Sony sure seems like they know they have a lot to make up for regarding their “Ghost Rider” sequel. The subtitle, “Spirit of Vengeance,” just makes it sound like it even more. Alas, this time they’re filming in 3D (of course) but have brought along the directors of the classic “Crank” franchise to spruce things up. They’ve also scrapped Mark Steven Johnson (of “Daredevil” “fame”) and brought in comic aficionado David S. Goyer to help breath new fire into the series. While some may balk at the sight of Nicolas Cage pissing flames, it only sets my geekness on fire.

Meanwhile, Disney is thankfully treating us to another stateside Studio Ghibli release with “The Secret World of Arrietty.” While Hayao Miyazaki may only have written and produced the feature, that just makes room for him to leave his fingerprints all over it. The story sounds ripe for potential as the four-inch Clock family tries to live their life unbeknownst amongst regular sized humans until daughter Arrietty is discovered. With a U.S. voice cast consisting of Will Arnett, Amy Poehler, and Carol Burnett, things are just looking even sweeter.

February 24

Four flicks bombard the end of the month today. First up is from Apatow Productions. Director David Wain (“Role Models”) returns with writing partner-in-crime Ken Marino to bring us a true Apatow film with “Wanderlust.” Let’s be truthful, “Role Models” already had the Apatow-vibe going on and Paul Rudd is a long-time friend of both so it was only a matter of time before everyone joined forces. Here we find Rudd with Jennifer Aniston (who also worked together on “Friends”) playing a married couple who decide to take up residence at a rural commune after unemployment reigns supreme. The trailer only seals the deal that hilarity will ensue.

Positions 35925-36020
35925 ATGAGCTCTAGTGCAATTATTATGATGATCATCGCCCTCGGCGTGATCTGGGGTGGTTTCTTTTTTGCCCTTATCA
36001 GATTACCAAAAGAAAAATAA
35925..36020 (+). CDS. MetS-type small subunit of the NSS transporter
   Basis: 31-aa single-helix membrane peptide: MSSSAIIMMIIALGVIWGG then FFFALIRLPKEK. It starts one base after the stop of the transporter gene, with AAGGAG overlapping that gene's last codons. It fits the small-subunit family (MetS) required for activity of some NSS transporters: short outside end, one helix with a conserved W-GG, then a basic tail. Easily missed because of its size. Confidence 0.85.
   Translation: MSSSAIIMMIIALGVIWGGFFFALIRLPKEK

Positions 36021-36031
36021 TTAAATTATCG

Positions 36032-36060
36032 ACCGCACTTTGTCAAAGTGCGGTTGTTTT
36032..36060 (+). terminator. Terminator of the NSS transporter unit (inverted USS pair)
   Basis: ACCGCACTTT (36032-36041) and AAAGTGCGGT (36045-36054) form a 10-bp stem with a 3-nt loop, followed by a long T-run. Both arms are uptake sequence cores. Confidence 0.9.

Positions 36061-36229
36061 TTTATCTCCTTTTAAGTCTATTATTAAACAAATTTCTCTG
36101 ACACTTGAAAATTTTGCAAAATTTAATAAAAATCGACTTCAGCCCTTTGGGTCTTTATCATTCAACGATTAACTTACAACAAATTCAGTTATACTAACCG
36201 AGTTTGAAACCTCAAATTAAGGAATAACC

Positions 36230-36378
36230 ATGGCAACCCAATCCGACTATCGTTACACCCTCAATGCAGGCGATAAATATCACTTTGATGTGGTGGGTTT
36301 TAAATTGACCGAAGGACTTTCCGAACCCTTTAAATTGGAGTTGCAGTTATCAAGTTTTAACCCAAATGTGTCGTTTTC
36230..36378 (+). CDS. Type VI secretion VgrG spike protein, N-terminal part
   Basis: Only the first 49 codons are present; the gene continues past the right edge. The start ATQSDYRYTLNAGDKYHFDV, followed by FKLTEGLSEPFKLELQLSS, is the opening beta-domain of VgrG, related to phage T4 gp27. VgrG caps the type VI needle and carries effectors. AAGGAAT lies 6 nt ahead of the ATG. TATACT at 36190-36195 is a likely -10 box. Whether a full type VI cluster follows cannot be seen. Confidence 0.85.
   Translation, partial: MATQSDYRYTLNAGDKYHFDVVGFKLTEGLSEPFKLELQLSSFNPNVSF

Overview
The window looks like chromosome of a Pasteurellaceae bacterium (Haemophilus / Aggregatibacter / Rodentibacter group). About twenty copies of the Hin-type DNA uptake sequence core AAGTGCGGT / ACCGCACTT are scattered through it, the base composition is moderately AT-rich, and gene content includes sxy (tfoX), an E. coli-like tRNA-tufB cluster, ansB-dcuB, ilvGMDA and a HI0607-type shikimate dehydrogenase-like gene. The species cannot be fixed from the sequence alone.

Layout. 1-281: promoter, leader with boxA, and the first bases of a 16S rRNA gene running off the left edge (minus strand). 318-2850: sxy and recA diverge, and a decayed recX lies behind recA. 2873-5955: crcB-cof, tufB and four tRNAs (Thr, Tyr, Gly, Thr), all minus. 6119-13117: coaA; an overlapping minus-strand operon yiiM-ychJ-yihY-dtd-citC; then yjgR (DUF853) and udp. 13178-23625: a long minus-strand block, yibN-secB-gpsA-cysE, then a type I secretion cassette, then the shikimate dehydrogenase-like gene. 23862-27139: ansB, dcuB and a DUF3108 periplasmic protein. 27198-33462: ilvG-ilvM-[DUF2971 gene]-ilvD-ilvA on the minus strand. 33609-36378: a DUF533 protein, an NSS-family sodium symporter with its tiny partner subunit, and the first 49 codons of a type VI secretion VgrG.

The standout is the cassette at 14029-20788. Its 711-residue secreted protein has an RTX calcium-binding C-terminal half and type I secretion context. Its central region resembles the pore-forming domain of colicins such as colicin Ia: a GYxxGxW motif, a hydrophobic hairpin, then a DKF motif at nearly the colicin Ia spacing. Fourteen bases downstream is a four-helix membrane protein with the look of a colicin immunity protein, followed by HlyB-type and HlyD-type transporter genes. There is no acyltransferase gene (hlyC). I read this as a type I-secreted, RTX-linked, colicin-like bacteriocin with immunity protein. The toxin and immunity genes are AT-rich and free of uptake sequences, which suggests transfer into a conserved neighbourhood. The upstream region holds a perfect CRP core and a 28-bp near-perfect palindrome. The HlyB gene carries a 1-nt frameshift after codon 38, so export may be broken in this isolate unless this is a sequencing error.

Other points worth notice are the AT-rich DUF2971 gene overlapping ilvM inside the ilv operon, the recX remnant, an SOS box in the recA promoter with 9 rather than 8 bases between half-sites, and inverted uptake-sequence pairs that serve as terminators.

In “Gone,” Amanda Seyfried tries her hand at the thriller genre once again. With costar Jennifer Carpenter on board, let’s hope this doesn’t turn into “When Praying Mantis Attack” as their wide eyes duke it out on the big screen or “Attack of the Killer Caterpillar” with Wes Bentley’s giant eyebrows in tow under the direction of Heitor Dhalia (“Adrift”). Seriously though, Seyfried plays a woman convinced the same serial killer who kidnapped her two years ago has returned after her sister goes missing. Meanwhile, Tom Clancy is giving his full endorsement to “Act of Valor” about Navy SEALs on a covert mission to recover a kidnapped CIA agent. Directors Mike McCoy and Scott Waugh know the drill here after making their Documentary Short “Navy SWCC.” Also, there have been reports of another Tyler Perry movie opening called “Good Deeds.”

So there you have it. Things are looking a little better than January but we still have to wait it out for March before things start to look fun again. In the meantime, choose wisely dear readers.

Photos courtesy Twentieth Century Fox, Universal Pictures, and Screen Gems